ALBUQUERQUE, N.M. (KRQE) – Duke City Fencing has been able to stay open for most of the pandemic and keeping kids active. They closed their doors before the state began mandating businesses to shut down in early spring and began offering virtual fencing classes.

Fencing is one of the safest ranking Olympic sports out there. Due to the nature of fencing, it’s also generally COVID-friendly because of the distance between the opponents and smaller groups of gathering compared to other sports.

Owner Toby Tolley said they wanted to offer online fencing classes as an alternative to coming into the gym. They began with the competitive class as a trial run. Students would come to the gym to pick up their gear and use pillows and mattresses to practice fencing at home. They soon expanded their virtual classes to young children and beginners. Tolley would sometimes go meet students completely new to fencing in a park to give them a chance to practice with a partner.

Later in the year when restrictions for businesses became clearer, Tolley was able to open the gym for very small groups of fencers at a time. She also kept virtual class options for those who wanted to remain home. Students have their temperatures checked at the door, they must sanitize their hands upon entering the building and must wear a mask at all times inside the gym.

Tolley said the main reason they’ve been able to stay open throughout the pandemic is because of their tight-knit community. “We have requirements for being here and people have been really good about that. If they traveled recently, they’ll let me know they’re going to do a Zoom class for a while. We have that family feeling so people aren’t afraid to share what’s going on,” Tolley said.

One student, tenth-grader Eri McClain-Yu has experienced both virtual and in-person classes, depending on how her parents feel about the COVID-19 case numbers in the state at the time. “It’s nice to have something regular, even if it is online. Coming to practice at four o’clock, leaving at five on a daily basis, that’s brought some kind of regularity to my day,” McClain-Yu said.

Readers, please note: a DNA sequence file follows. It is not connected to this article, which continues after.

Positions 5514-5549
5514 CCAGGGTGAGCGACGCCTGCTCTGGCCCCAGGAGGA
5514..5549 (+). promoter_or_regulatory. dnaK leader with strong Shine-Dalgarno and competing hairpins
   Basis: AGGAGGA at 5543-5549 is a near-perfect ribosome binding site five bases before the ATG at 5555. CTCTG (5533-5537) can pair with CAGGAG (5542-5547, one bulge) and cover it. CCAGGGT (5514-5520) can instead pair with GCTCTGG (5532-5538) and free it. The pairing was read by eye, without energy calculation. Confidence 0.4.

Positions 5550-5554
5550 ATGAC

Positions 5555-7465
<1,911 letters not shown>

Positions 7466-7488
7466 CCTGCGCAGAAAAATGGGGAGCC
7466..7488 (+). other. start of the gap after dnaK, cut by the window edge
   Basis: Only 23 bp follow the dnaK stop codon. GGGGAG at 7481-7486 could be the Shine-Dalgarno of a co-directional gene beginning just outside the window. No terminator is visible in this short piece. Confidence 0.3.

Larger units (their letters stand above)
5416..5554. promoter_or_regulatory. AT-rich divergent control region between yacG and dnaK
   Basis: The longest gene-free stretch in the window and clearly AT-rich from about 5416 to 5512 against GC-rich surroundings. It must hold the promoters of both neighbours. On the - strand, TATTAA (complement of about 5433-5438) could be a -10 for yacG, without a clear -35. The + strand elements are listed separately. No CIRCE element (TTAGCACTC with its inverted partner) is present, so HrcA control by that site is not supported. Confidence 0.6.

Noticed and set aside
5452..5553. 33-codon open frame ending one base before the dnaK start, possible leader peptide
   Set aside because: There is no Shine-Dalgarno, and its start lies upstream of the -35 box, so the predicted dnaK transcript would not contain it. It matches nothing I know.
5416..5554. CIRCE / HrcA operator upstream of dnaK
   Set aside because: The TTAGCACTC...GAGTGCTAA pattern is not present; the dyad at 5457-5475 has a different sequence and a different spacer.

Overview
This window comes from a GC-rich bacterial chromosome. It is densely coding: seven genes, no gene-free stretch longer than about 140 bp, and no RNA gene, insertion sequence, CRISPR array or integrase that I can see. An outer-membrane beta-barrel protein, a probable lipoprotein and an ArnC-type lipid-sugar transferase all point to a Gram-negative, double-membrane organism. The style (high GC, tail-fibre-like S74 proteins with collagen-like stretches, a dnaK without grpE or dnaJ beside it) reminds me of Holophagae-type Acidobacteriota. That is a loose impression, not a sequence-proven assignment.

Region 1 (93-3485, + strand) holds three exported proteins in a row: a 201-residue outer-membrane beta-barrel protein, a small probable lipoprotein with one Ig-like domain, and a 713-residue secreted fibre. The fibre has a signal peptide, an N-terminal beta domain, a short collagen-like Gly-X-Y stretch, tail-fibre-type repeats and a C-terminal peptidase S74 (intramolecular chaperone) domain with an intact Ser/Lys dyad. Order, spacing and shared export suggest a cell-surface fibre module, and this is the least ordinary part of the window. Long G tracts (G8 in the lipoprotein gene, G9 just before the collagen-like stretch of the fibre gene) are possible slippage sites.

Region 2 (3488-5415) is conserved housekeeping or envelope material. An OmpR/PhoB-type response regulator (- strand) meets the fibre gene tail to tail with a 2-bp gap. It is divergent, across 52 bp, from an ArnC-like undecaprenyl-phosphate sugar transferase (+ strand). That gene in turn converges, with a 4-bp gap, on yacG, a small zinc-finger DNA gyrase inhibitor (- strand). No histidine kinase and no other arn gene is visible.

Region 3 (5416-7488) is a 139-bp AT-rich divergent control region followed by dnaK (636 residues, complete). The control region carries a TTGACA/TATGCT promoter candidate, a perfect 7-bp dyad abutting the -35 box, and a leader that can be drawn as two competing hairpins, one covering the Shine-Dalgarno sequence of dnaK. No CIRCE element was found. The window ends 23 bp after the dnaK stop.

Tolley said in March at the beginning of the pandemic, she started a Go Fund Me account as a way to help keep their business operating through the closures. In total, they raised $17,000, a lot of which was from previous fencers who trained at Duke City. She also said she had many members continue paying their full tuition rate even though they couldn’t hold classes for a few weeks.

Seventh-grader Anna Alice Patelli has been fencing for four years but began fencing at Duke City Fencing in August of 2020. She commutes from Santa Fe and said focusing on sharpening her skills through this sport has allowed her to forget some of the stresses she deals with throughout the day. “It’s a nice way to just let everything out. It just lets me discharge from everything, and it’s also really nice because you can’t really think of other things, you just have to be in the moment,” Patelli said.

Competitive fencer and eighth-grade student Jack Richards has been fencing with Duke City since he was about 6-years-old. He had big plans to go to a number of competitions last year, but things drastically changed when the COVID-19 shutdowns began. “It’s different, but it’s nice to get back to doing something kind of normal. I know you have to stay safe but I think it’s definitely good at least two times a week, coming in just so you don’t lose anything,” Richards said.

Jack’s father Lance Richards said keeping with fencing throughout the pandemic has been extremely important, especially for their family. “He’s an only child, my wife and I are both essential workers so he’s basically at home Monday through Friday just doing online schooling. He needs both a social stimulation and physical activity that fencing provides. It’s been his refuge more than anything else. It’s always something to look forward to and you need that in life,” Lance said.

Tolley said she and her staff feel lucky to have been able to stay open and have such strong support from their community. “We’re doing what we can, taking every single precaution. It’s a beautiful sport, it helps people develop confidence. We really get a chance to see people blossom during their time here,” Tolley said.